Right before the COVID-19 pandemic shuttered theaters across the world, West Hartford Community Theater was planning a night of original one-act plays.
Like everything else, that was postponed. On Sept. 17 and 18, those plays — all written by Connecticut playwrights — will finally take center stage at the Elmwood Community Center.
“We had this all planned for April 2020,” said Terry Szymanski, a co-president of the group who is also directing one of the plays. “We had the cast picked and we were starting rehearsals. And then all of a sudden we couldn’t do it.”
Outside of a night of improv and a few trivia nights, the upcoming show is the first stage production the group has put on since their November 2019 rendition of the musical “Mamma Mia!.”
It’s fair to say that after such a long time away from the stage that the cast and crew is eager to return to performing.
“We asked all the directors if they wanted to come back,” said Corey Mason, the show’s producer. “They were excited. They wanted to finally put on this show. Everyone is really excited to finally get this opportunity. I’ve done some readings via Zoom, but I haven’t done anything live, and I think most of us haven’t. There’s a lot of excitement. It’s wonderful to get to be part of the first opportunity for many people to get back into this life we all love so much.”
Patrice Fitzgerald, who is directing a play called “Mirror, Mirror,” said it was an odd experience to be right at the starting gate of directing a play but then having it all taken away from you. But she’s looking at it as an opportunity for the show to be even better than it could have been a year ago.
“We had just started. We did a read through. We talked about costumes but we hadn’t gotten started,” Fitzgerald said. “And then there’s this long hiatus. For me, as the director, it has allowed the play to sink in and just mellow and for me to get to know it better. We’re well on our way. We’re creating a community again because we didn’t get the chance to do that with this group.”
David Gorman, who is acting in “Genie in a Bud Light” and directing “How May I Help You?,” said the biggest challenge was coming back to material after being away from it for so long.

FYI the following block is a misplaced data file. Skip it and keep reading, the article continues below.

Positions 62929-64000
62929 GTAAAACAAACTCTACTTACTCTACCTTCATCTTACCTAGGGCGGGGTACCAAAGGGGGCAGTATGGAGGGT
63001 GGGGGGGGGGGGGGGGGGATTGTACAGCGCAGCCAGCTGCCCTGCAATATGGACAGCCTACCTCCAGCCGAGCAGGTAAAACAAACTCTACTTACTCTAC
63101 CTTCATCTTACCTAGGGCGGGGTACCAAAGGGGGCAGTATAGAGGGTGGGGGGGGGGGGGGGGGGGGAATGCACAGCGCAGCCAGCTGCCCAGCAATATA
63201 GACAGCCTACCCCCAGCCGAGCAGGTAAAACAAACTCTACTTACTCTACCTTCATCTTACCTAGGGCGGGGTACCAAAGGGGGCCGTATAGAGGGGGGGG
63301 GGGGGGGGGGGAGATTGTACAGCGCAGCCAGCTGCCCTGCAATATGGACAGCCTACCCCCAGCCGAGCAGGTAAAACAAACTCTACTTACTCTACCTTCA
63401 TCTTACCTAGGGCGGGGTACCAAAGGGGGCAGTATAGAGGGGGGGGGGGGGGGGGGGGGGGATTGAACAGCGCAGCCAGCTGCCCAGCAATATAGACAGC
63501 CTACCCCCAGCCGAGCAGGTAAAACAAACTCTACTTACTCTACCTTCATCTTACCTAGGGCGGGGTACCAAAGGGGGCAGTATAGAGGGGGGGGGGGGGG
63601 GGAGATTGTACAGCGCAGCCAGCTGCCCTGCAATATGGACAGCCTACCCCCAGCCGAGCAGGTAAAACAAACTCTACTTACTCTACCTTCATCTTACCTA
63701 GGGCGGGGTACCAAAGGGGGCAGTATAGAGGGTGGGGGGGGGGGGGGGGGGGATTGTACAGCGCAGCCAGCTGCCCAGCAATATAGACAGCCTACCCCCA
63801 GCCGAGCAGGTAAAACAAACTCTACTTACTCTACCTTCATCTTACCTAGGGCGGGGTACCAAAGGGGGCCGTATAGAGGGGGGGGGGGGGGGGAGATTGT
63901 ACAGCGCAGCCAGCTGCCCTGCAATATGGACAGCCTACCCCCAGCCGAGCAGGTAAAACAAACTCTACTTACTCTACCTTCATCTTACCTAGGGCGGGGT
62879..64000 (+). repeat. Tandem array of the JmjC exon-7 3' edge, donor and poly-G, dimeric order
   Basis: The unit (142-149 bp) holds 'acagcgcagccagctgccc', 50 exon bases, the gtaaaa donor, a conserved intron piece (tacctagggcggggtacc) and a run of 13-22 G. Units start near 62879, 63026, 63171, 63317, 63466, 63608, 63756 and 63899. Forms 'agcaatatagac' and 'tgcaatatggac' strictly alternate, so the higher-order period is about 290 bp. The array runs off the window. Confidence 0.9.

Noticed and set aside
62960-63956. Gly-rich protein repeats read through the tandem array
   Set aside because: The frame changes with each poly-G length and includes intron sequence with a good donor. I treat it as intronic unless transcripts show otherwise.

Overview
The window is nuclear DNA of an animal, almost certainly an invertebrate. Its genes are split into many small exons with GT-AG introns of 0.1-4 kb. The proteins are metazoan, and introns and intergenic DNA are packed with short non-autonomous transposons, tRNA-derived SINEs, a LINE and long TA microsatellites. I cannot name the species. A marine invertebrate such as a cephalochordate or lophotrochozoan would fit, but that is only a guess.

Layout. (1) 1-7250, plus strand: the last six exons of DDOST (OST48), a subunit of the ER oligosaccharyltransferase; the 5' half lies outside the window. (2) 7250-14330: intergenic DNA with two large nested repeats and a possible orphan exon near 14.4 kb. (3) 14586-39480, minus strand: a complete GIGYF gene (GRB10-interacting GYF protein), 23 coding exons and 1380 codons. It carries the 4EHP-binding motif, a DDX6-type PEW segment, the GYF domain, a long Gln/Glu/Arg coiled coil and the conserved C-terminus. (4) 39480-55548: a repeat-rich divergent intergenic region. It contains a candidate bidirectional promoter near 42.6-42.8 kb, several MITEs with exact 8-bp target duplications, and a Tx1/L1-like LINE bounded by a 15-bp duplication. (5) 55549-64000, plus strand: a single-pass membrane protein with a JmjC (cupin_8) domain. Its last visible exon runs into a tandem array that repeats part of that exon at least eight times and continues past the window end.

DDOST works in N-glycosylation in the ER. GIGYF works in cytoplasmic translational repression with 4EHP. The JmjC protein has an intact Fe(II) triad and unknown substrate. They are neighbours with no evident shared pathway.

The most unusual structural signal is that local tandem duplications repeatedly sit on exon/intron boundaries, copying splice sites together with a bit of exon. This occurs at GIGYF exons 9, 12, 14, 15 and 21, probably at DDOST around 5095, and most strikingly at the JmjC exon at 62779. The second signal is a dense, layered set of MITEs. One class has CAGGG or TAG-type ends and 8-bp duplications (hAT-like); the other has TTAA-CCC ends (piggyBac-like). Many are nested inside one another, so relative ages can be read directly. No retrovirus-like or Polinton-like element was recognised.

“We’re just starving to be in the theater again,” Gorman said. “This is a unique experience. In some cases we can’t remember what we rehearsed a year and a half ago. It’s a very strange thing to rehearse and take a year off and then rehearse again.”
Mason said the evening’s six different one-act plays are all of a similar quirky and fun tone, and she’s glad that’s the way things turned out.
“I’m really glad we made a decision to keep these light and fun,” Mason said. “It will be a great night to get back into that moment of losing yourself. They’re quirky and they’re fun and a lot of laughter will be happening. I can’t wait to hear that sound again.”
And that reaction from the audience, as much as anything else, is what these performers crave the most.
“Not only will we be thrilled to get back on stage with each other, we will be thrilled to be with an audience,” Fitzgerald said. “You feel them. You feel the response and the laughter or the gasp or whatever. That’s a large part of the reward and the pay that we get for putting on shows like this.”
Though nothing is set in stone yet, Szymanski said they are having discussions about producing their signature fall musical in 2022, which would be three years since the last one. They just need to figure out where, as their usual venue of Hall High School may not be available to them.
“This will be the second year in a row that we haven’t done our signature event. We are in the process of beginning discussions about what musical to do,” Szymanski said. “One of the things we’re working on is the venue. We’ve been at Hall High for a bunch of years. We don’t know where it’s going to be. We really have to find a big venue for a musical, but that won’t stop us from planning.”